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The Dual Penal StateThe Crisis of Criminal Law in Comparative-Historical Perspective$
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Markus D. Dubber

Print publication date: 2018

Print ISBN-13: 9780198744290

Published to Oxford Scholarship Online: November 2018

DOI: 10.1093/oso/9780198744290.001.0001

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Thomas Jefferson’s Virginia Criminal Law Bill

Thomas Jefferson’s Virginia Criminal Law Bill

Chapter:
(p.189) 6 Thomas Jefferson’s Virginia Criminal Law Bill
Source:
The Dual Penal State
Author(s):

Markus D. Dubber

Publisher:
Oxford University Press
DOI:10.1093/oso/9780198744290.003.0007

Part III of Dual Penal State uses dual penal state analysis to generate a comparative-historical account of American penality. With comparative glimpses at Germany and, to a lesser extent, England, it distinguishes between two responses to the shared challenge of legitimating state penal power in a modern liberal democratic state: (1) the failure to appreciate the legitimatory challenge of modern state penal power in particular (United States) and of modern state power in general (England); and (2) the failure to address the legitimatory challenge of modern state penal power as an ongoing existential threat to the legitimacy of the state (Germany). Chapter 6 undertakes a critical analysis of Jefferson’s 1779 draft of a criminal law bill for the State of Virginia, concluding that it fell well short of a criminal code that reflected the ideals of the American legal-political project as spelled out, for instance, in Jefferson’s Declaration of Independence of 1776.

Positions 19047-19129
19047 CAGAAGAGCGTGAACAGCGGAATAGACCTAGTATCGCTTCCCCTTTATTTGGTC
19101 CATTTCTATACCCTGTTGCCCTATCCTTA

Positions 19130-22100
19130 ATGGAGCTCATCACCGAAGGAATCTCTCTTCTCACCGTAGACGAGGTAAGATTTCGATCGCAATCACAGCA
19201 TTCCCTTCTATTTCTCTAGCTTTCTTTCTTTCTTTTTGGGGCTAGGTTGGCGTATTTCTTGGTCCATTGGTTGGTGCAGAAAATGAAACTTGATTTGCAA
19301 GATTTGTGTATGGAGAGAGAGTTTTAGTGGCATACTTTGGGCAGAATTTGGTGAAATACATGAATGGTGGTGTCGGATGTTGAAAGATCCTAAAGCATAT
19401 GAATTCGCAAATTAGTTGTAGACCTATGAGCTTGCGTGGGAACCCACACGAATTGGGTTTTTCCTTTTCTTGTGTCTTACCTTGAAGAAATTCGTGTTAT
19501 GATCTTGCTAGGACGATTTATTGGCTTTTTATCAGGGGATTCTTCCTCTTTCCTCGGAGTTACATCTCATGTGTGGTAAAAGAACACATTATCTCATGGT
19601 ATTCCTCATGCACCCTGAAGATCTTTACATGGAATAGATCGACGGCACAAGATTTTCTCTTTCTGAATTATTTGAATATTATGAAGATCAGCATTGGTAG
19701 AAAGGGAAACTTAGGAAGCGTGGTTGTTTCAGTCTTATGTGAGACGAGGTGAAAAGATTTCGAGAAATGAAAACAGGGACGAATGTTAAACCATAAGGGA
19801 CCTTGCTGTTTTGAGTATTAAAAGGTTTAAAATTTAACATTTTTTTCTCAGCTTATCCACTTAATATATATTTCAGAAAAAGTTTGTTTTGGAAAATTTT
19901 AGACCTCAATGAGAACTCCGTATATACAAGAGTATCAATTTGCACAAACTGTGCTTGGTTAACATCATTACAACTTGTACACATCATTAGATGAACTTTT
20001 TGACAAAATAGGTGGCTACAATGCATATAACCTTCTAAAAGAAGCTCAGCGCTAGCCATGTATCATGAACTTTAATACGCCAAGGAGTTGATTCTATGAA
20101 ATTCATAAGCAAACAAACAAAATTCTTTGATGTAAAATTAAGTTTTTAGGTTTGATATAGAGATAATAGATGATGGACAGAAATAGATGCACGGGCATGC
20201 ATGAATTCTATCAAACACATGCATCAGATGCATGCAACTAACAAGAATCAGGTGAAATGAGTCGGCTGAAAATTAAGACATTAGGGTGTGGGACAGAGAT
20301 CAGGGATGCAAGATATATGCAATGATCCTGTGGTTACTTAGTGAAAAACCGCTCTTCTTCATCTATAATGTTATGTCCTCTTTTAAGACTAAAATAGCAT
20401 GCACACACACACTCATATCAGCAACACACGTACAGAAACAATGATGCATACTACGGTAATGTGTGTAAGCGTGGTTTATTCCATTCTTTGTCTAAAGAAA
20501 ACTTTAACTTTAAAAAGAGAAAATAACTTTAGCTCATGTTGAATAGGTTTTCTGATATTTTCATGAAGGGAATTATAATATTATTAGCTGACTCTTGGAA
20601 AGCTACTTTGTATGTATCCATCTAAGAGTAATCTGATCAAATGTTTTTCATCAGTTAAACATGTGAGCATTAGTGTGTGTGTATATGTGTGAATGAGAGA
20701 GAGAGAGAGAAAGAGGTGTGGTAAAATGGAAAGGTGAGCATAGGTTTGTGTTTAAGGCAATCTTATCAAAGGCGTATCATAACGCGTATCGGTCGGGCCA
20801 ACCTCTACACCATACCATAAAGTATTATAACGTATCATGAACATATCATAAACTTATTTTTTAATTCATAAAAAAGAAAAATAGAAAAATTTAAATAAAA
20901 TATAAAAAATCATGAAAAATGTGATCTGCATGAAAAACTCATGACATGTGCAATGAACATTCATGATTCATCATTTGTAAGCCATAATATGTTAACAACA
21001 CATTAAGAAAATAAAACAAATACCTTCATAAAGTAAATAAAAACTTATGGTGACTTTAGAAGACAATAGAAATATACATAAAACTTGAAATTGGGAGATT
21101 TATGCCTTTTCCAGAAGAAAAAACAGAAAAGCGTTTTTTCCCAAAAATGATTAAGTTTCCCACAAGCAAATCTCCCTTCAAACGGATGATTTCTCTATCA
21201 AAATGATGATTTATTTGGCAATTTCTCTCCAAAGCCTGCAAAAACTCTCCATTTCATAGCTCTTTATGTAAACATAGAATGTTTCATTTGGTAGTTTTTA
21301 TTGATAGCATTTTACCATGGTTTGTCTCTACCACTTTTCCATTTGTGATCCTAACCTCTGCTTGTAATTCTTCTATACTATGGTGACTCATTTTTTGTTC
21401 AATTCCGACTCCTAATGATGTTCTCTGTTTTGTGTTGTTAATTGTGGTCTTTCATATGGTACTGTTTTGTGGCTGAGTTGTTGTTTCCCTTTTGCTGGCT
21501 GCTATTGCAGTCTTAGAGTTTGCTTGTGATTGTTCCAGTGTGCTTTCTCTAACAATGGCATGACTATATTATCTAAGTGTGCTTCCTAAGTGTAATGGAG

Keywords:   Criminal law, punishment, state power, liberalism, police power, rule of law, Rechtsstaat, legal history, comparative law, police, police power, law state, police state, dual penal state, dualistic analysis, legal history, longue durée, Thomas Jefferson

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